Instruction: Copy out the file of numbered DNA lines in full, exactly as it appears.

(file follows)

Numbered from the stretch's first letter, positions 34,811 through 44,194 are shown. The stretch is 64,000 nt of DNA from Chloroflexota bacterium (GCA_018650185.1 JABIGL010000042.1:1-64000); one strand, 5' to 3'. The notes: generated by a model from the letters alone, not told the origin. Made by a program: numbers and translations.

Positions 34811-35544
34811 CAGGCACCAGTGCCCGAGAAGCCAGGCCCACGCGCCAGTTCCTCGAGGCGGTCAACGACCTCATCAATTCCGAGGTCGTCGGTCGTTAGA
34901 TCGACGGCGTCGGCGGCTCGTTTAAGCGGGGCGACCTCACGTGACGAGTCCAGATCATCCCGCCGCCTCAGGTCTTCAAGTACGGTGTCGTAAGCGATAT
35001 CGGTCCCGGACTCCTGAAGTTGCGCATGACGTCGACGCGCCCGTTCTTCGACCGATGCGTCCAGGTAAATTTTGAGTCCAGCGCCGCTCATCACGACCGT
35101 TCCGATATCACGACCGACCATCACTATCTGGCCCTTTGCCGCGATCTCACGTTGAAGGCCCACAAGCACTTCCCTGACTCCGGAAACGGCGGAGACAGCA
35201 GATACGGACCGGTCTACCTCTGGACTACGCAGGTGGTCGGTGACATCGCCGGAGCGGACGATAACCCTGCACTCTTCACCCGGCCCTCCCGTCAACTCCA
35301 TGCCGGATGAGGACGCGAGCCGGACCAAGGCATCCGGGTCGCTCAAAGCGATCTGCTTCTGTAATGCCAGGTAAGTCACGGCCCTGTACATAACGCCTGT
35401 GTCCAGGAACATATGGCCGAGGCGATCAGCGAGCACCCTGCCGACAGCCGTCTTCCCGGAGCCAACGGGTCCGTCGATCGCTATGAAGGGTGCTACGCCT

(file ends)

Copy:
Numbered from the stretch's first letter, positions 34,811 through 44,194 are shown. The stretch is 64,000 nt of DNA from Chloroflexota bacterium (GCA_018650185.1 JABIGL010000042.1:1-64000); one strand, 5' to 3'. The notes: generated by a model from the letters alone, not told the origin. Made by a program: numbers and translations.

Positions 34811-35544
34811 CAGGCACCAGTGCCCGAGAAGCCAGGCCCACGCGCCAGTTCCTCGAGGCGGTCAACGACCTCATCAATTCCGAGGTCGTCGGTCGTTAGA
34901 TCGACGGCGTCGGCGGCTCGTTTAAGCGGGGCGACCTCACGTGACGAGTCCAGATCATCCCGCCGCCTCAGGTCTTCAAGTACGGTGTCGTAAGCGATAT
35001 CGGTCCCGGACTCCTGAAGTTGCGCATGACGTCGACGCGCCCGTTCTTCGACCGATGCGTCCAGGTAAATTTTGAGTCCAGCGCCGCTCATCACGACCGT
35101 TCCGATATCACGACCGACCATCACTATCTGGCCCTTTGCCGCGATCTCACGTTGAAGGCCCACAAGCACTTCCCTGACTCCGGAAACGGCGGAGACAGCA
35201 GATACGGACCGGTCTACCTCTGGACTACGCAGGTGGTCGGTGACATCGCCGGAGCGGACGATAACCCTGCACTCTTCACCCGGCCCTCCCGTCAACTCCA
35301 TGCCGGATGAGGACGCGAGCCGGACCAAGGCATCCGGGTCGCTCAAAGCGATCTGCTTCTGTAATGCCAGGTAAGTCACGGCCCTGTACATAACGCCTGT
35401 GTCCAGGAACATATGGCCGAGGCGATCAGCGAGCACCCTGCCGACAGCCGTCTTCCCGGAGCCAACGGGTCCGTCGATCGCTATGAAGGGTGCTACGCCT